I don't know why you keep insisting it's different ... might as well keep talking about the front half axles on your MN12.

RwP
I'm just trying to learn and ask queations.

I've just been thinking about my overall privacy lately and I'm exploring options for controlling the personal information I am giving out. As far as phones go, I am just asking to see if there might be a flip phone / bag phone / something that may offer better personal privacy.

I know that a cash bought "burner phone" would do the trick, but I am not looking to go that far at this time. Like I said, I'm just asking around to see if there were any options out there that I was unaware of.
 

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I would more say it's hard for "them" to track you when everyone has a cell phone on them at all times, and so the odds of being picked to be watched is extremely low.
 

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Bag phones no longer work; the analog cell network was shut down years ago.

As long as it's digital, they (and by "they" I mean the cell companies, and anyone with access to their data) can locate you to within one tower of location.

Doug Clark has it right - don't carry it, and you won't be tracked.

Shucks, they can and do track the tower links on "burner" phones also. Linking them to a person isn't as easy, but ... not as hard as they show on TV.

RwP
 

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There's two aspects to your "privacy".

First, and the one everyone has touched on already is the ability to track your movements via your phone. Yes, it's very possible to do so. Is it worth anyone's time, most likely not. Not really worth worrying about in my opinion unless you're a criminal of some sort. Yes they "can" track you, but there's no real need to, and all those records are stored for some length of time anyway, so the point is moot. If you use the phone, they can at least track whatever towers were used to make the calls.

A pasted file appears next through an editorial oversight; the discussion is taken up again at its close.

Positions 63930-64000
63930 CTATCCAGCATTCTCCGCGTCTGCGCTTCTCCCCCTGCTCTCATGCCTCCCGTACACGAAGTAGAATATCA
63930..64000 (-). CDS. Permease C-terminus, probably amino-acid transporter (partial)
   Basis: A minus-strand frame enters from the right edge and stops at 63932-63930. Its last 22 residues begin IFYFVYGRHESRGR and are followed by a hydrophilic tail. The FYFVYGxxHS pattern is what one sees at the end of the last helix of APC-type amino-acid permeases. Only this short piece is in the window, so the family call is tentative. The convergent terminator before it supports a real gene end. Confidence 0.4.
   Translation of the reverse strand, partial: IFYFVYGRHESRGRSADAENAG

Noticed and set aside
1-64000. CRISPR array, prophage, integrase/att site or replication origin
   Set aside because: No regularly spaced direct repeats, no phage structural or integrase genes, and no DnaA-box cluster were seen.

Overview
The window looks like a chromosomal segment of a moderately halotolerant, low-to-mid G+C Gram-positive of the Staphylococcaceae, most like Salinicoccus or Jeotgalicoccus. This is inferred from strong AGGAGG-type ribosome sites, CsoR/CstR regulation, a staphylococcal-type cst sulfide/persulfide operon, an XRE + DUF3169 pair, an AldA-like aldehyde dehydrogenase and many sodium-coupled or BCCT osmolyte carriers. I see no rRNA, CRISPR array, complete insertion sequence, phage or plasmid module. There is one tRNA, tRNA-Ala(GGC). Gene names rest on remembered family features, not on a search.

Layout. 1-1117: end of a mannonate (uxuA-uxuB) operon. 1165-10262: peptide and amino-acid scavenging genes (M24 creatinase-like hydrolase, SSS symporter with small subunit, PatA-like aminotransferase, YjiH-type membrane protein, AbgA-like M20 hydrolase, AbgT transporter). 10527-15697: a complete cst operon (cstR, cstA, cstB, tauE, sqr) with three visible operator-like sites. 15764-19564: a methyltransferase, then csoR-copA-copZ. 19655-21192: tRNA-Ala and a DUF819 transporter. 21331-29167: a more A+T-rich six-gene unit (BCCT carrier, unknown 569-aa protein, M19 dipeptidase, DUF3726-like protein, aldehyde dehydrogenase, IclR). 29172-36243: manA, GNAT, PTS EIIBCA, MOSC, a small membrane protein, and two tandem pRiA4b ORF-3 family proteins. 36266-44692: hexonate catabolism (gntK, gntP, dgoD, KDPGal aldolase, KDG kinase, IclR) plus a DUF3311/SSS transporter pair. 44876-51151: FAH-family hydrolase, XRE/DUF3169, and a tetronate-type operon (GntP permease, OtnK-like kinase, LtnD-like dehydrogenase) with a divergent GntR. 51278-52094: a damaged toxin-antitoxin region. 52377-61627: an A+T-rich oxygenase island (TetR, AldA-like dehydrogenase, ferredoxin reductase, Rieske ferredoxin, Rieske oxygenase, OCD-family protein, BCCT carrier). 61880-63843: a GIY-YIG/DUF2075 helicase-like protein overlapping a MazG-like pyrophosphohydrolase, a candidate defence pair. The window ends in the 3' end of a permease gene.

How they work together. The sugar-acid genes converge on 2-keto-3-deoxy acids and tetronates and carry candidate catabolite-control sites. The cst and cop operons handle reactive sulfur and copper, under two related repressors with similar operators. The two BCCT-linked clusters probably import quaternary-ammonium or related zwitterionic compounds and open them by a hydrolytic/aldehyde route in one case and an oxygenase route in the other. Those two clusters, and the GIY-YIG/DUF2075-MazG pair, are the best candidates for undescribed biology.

The second part of your privacy is your data usage. If you only want to talk/text then you're sending very limited data via the phone. It's entirely up to you whether or not you use data on your phone. You can disable mobile data on most phones, which really limits your ability to receive MMS texts, but also the ability to browse the web, etc. Sadly, every current smartphone has an always on microphone and is listening for voice queues. OK Google, Siri, etc. Again, how much data is actually recorded vs the ability to record it are things to weigh and decide on. Your old blackberry is pre-dating that kind of information, but as cell networks develop, your phone will become less and less useful.

Long story short, whether you're on your cell phone, on your computer at home, at the library, etc all your data is being tracked by someone. It's all recorded, and sifted through. 99.99% of it is worthless. I dislike the fact that it's gone through that way, but when the news came out that it was happening, there was a nationwide "meh" uttered and no one really cared.

If you want total privacy, you have to give up quite a bit. No online presence, no computer, no cellular phone, no land line, no postal service.
 

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Didn't you ever watch the Wire or listen to how things played our for Adnan Syed in the podcast "Serial"?

Q: How paranoid and what kind of **** are you up to?

If you want to maintain anonymous communications, the best thing you can do acquire new SIMs, new phones, and swap them often. This makes it harder for someone you want to reach you but you can use it for outbound communications. This wouldn't be that hard considering how cheap prepaid phones cost "aka burners" and they often include some amount of service. I learned this from The Wire. Just remember that you cannot just swap SIMs in the same phone as the service provider will be able to find you as they see your phones serial number (IMEI number).

If you are worried about someone finding you physically but can still reach out to a permanent identity online, an alternative is to encrypt all communications from your phone to a public service and use a VPN. Some VPNs keep no logs and accept payment for their service anonymously (ex: privateinternetaccess.com takes target gift cards). Someone could reach your online presence but would have a much harder time finding "you."
-g